Thursday, January 10, 2008

The Monks

Dave Day, singer and banjo player with the remarkable Monks, just passed away. RIP. This was written for the London Lite when the group played the Dirty Water Club last year. What a night...

THE MONKS are like The Velvet Underground of the garage-rock scene – few bought their sole album, Black Monk Time, on its release in 1966, but the group have since become an influential rock’n’roll cult. American GIs stationed in Germany, the Monks infamously shaved their crowns and wore only black onstage, but it was the primal invention and off-kilter psychotic quality of their music, echoing the violence of Vietnam and the tumult of the 1960s, that ultimately won them subterranean fame.

Tonight, four decades after they split, they played their first-ever London date – one of only a handful of shows they’ve played since reuniting in 1999 (sans deceased drummer Roger Johnston and retired organist Larry Clark). Their pates naturally bald nowadays, The Monks still played with the gleeful derangement of yore, their sound a hybrid of frenzied skiffle and frenetic r’n’b that indulged heavily of rumbling drums, piercing feedback and Dave Day’s rattling electric banjo.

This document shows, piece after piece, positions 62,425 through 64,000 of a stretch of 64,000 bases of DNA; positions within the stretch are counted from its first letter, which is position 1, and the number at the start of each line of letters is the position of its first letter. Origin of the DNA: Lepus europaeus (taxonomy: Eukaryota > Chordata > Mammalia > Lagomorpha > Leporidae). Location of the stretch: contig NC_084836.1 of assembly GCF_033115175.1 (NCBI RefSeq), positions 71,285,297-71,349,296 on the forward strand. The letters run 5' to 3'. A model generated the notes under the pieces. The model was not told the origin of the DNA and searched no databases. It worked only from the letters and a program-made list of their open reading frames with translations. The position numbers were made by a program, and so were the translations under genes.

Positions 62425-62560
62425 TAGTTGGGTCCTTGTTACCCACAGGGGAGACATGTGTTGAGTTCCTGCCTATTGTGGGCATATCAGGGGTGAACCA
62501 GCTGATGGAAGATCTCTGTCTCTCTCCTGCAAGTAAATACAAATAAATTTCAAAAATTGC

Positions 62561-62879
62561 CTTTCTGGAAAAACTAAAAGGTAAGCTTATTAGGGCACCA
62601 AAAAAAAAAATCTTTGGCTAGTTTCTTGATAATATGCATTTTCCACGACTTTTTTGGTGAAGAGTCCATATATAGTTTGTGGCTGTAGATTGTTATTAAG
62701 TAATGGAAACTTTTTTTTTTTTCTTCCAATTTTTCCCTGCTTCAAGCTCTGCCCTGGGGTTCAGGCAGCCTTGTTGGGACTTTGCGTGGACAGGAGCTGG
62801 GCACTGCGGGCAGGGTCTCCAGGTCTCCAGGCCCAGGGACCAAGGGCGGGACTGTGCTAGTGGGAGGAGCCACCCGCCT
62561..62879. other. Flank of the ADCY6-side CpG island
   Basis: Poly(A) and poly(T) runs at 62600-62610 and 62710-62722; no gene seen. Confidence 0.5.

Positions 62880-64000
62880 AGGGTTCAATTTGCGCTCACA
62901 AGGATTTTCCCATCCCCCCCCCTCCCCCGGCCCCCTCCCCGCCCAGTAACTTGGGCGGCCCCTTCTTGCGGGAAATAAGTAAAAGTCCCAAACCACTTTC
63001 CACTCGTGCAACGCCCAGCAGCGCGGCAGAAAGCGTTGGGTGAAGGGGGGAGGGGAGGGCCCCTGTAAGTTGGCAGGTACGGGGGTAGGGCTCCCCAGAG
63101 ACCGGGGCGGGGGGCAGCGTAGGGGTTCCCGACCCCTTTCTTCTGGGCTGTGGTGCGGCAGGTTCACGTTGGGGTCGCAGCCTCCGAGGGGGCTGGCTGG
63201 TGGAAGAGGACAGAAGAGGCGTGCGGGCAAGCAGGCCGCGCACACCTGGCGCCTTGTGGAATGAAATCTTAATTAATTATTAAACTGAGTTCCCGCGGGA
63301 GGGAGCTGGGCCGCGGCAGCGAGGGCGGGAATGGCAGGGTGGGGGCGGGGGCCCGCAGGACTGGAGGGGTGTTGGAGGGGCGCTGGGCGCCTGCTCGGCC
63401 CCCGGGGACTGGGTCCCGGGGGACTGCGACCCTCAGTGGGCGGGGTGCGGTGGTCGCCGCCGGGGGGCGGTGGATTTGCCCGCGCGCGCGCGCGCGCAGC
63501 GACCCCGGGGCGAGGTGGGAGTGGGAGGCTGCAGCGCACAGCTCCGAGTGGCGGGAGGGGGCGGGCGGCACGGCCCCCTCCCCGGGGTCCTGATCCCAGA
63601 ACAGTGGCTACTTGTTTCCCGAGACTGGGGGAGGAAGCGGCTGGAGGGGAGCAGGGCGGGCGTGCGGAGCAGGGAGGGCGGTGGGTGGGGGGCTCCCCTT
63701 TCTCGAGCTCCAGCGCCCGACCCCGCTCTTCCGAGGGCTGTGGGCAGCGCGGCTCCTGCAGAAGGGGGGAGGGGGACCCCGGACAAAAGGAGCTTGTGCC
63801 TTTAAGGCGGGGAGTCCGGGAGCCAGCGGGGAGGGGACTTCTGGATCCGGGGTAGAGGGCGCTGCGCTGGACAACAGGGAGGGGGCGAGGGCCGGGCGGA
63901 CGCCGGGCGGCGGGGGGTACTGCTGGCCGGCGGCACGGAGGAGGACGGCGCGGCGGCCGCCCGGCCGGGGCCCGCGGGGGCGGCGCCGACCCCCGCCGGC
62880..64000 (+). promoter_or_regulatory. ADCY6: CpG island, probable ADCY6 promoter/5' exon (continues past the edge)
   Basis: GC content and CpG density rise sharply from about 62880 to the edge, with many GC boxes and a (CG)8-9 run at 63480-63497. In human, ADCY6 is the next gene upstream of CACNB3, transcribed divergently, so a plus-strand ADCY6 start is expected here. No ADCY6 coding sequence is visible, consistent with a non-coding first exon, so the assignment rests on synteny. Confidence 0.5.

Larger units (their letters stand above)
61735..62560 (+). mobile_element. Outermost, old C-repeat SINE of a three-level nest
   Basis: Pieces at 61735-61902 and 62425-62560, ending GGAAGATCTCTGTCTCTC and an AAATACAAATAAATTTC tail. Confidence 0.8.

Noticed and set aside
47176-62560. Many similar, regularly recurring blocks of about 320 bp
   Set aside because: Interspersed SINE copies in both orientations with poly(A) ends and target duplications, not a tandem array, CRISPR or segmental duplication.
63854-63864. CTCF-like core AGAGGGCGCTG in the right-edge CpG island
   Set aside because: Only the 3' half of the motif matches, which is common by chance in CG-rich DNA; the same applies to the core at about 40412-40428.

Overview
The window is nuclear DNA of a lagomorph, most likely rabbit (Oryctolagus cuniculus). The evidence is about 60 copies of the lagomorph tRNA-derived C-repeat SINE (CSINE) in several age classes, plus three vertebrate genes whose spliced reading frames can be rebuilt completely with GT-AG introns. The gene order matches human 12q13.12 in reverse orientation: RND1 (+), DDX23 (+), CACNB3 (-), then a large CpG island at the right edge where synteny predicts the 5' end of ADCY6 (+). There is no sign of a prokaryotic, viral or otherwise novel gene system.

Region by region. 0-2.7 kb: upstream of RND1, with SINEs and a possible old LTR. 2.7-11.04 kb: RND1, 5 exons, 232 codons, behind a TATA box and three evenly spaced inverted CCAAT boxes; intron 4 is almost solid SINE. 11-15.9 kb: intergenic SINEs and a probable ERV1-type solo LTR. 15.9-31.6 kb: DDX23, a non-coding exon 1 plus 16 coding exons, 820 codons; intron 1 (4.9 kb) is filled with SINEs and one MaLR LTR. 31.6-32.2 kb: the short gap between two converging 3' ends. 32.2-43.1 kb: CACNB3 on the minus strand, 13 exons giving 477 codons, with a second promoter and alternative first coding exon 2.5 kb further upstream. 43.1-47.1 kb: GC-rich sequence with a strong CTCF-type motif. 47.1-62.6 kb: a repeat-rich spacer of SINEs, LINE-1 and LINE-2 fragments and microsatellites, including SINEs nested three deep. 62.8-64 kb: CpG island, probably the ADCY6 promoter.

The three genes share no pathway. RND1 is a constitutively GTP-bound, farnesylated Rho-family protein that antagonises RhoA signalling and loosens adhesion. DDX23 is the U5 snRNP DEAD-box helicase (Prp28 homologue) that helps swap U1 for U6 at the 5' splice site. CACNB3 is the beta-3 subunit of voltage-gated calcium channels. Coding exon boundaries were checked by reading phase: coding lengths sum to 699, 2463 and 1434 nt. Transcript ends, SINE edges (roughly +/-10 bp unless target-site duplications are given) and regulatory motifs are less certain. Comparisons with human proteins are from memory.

Their songs remained as gloriously, electrifyingly odd as before, from incessantly catchy rave-ups like ‘Oh, How To Do Now’ to an unhinged ‘Shut Up’, its call-and-response chorus chanted by an audience young enough to be the Monks’ children, who discovered the group via namechecks from fans like Jack White. Moved by the response, frontman Gary Burger promised a return to these shores next year. An official documentary, The Transatlantic Feedback, is set for release next year, but tonight proved The Monks are no mere museum pieces. No, they’re still crazy, after all these years, and long may they rage.

(c) 2007 Stevie Chick

Wednesday, January 09, 2008

Begging For Pussy with George Clinton

I interviewed George Clinton last year and he was AWESOME.